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Barker v. Rios


April 27, 2010


The opinion of the court was delivered by: Michael M. Mihm United States District Judge


This matter is before the Court on Petitioner, Christopher Michael Barker's ("Barker's"), Petition for Writ of Habeas Corpus Pursuant to 28 U.S.C. § 2241. For the reasons stated herein, the Petition [#1] is DISMISSED for lack of jurisdiction.

Factual and Procedural Background

On August 15, 2001, Barker was convicted of stealing a motor vehicle in Missouri state court. On June 12, 2003, while Barker was out on parole on his state felony conviction, he was arrested by Springfield, Missouri police. The circumstances involved in his June 12, 2003, arrest also resulted in the federal charges brought against him. On June 26, 2003, Barker's state parole was revoked and he was returned to the Missouri Department of Corrections. Barker was then convicted of being a felon in possession of a firearm in violation of 18 U.S.C. §§ 922(g)(1) and 924(a)(2), and being in possession of stolen firearms in violation of 18 U.S.C. §§ 922(j) and 924(a)(2), in the United States District Court for the Western District of Missouri and was sentenced to 77 months' imprisonment on January 6, 2005. At the time Barker was charged, convicted, and sentenced in his federal case, he was in Missouri custody serving the parole violation sentence.*fn1 When Barker was sentenced to 77 months on his federal conviction, the sentencing judge ordered that "This sentence is to run concurrently to the undischarged term of imprisonment the defendant is subject to pursuant to the judgment in Case No. 30R080100514-01 in Polk County, Missouri, Circuit Court."

On December 29, 2006, Barker was released from Missouri custody into federal custody to serve the remainder of his federal sentence. Barker is currently confined at the Federal Correctional Institution in Pekin, Illinois, with an anticipated release date of December 4, 2010. Barker has filed the instant § 2241 Petition in which he argues that he has been improperly denied credit for time served in computing his sentence. The Government has filed its response, and this Order follows.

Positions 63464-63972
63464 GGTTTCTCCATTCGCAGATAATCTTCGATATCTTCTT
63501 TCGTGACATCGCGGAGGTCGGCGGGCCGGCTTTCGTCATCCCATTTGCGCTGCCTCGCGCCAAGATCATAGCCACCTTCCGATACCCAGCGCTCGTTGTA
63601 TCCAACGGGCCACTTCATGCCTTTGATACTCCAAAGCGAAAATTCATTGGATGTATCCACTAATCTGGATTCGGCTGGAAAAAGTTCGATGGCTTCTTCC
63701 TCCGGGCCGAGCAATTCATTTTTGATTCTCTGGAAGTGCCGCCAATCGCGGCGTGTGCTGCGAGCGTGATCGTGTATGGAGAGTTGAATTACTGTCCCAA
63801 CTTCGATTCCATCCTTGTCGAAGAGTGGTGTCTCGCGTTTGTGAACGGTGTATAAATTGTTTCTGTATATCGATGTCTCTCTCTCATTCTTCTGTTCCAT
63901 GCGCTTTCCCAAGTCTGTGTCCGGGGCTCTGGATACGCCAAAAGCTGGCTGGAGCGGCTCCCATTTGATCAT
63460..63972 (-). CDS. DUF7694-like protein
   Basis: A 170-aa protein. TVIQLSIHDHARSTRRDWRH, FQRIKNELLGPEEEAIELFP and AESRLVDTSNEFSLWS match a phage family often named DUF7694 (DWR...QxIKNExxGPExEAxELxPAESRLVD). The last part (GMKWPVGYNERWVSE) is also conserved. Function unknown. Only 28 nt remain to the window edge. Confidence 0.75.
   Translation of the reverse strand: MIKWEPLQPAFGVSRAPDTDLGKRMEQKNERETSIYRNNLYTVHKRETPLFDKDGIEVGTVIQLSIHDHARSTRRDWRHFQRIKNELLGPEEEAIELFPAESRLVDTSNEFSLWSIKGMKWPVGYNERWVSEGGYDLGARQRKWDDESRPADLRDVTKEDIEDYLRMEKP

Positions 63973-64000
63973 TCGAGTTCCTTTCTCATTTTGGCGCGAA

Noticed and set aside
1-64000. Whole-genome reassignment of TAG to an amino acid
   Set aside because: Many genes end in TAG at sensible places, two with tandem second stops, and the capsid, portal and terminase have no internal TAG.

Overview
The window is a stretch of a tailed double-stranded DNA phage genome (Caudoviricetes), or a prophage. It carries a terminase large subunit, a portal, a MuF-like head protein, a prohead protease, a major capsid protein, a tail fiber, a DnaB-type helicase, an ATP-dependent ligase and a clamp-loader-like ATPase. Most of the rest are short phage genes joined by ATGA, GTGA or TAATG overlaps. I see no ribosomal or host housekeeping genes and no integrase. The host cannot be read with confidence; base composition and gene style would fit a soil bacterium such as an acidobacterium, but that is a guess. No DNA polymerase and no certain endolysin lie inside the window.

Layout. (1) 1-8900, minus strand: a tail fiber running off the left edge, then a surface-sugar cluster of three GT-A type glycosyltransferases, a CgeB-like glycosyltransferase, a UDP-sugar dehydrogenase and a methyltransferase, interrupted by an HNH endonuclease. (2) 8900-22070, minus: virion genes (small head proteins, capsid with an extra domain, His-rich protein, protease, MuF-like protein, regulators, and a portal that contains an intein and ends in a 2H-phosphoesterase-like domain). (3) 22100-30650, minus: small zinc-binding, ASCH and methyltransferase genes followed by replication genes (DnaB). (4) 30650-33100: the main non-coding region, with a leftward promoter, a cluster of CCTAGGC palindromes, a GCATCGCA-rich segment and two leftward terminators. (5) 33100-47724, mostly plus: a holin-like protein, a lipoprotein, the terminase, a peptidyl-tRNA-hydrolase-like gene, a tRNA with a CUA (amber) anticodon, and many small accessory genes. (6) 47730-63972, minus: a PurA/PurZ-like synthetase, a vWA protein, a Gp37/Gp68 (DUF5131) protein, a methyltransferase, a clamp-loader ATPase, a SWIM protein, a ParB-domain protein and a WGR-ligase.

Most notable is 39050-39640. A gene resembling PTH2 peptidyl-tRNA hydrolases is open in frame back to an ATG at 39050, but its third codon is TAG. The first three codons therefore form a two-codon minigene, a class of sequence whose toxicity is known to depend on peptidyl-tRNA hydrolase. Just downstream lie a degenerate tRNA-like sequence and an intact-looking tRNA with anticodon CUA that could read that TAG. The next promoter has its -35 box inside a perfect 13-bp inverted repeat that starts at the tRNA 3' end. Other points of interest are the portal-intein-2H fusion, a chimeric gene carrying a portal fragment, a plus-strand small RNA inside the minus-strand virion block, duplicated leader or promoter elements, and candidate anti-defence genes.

A petition seeking habeas corpus relief is appropriate under 28 U.S.C. § 2241 when a defendant is challenging the fact or duration of his/her confinement. Preiser v. Rodriguez, 411 U.S. 475, 490, 93 S.Ct. 1827 (1973); Waletzki v. Keohane, 13 F.3d 1079, 1080 (7th Cir. 1994). The writ of habeas corpus may be granted where the defendant is in custody in violation of the Constitution or laws or treaties of the United States. 28 U.S.C. § 2241(c)(3). "Such relief is obtainable, however, only after a prisoner exhausts administrative remedies." Carnine v. United States, 974 F.2d 924, 927 (7th Cir. 1992).

Here, Barker argues that he is entitled to credit against his federal sentence for the 18 months and 24 days that he served on his state parole violation sentence prior to the imposition of the federal sentence. For the reasons set forth below, the Court agrees with the Government that Barker's interpretation of his sentence calculation is incorrect and that it lacks jurisdiction to entertain the petition.